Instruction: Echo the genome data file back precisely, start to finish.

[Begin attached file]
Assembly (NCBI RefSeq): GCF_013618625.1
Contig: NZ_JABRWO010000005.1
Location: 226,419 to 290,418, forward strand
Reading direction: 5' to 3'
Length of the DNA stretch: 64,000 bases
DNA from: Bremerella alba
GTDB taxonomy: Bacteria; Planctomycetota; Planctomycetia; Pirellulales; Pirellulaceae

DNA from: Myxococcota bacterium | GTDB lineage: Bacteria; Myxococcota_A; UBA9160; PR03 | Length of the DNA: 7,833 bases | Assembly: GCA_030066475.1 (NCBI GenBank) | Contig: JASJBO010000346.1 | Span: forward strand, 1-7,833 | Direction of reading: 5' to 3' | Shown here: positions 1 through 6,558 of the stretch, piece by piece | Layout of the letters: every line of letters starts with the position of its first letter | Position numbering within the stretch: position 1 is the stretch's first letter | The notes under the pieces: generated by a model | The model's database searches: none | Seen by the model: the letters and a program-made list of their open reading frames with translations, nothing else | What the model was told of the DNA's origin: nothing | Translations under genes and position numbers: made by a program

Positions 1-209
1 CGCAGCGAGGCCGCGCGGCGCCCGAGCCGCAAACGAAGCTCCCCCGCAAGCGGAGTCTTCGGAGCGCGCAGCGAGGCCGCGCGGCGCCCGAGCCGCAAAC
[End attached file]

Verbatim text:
Assembly (NCBI RefSeq): GCF_013618625.1
Contig: NZ_JABRWO010000005.1
Location: 226,419 to 290,418, forward strand
Reading direction: 5' to 3'
Length of the DNA stretch: 64,000 bases
DNA from: Bremerella alba
GTDB taxonomy: Bacteria; Planctomycetota; Planctomycetia; Pirellulales; Pirellulaceae

DNA from: Myxococcota bacterium | GTDB lineage: Bacteria; Myxococcota_A; UBA9160; PR03 | Length of the DNA: 7,833 bases | Assembly: GCA_030066475.1 (NCBI GenBank) | Contig: JASJBO010000346.1 | Span: forward strand, 1-7,833 | Direction of reading: 5' to 3' | Shown here: positions 1 through 6,558 of the stretch, piece by piece | Layout of the letters: every line of letters starts with the position of its first letter | Position numbering within the stretch: position 1 is the stretch's first letter | The notes under the pieces: generated by a model | The model's database searches: none | Seen by the model: the letters and a program-made list of their open reading frames with translations, nothing else | What the model was told of the DNA's origin: nothing | Translations under genes and position numbers: made by a program

Positions 1-209
1 CGCAGCGAGGCCGCGCGGCGCCCGAGCCGCAAACGAAGCTCCCCCGCAAGCGGAGTCTTCGGAGCGCGCAGCGAGGCCGCGCGGCGCCCGAGCCGCAAAC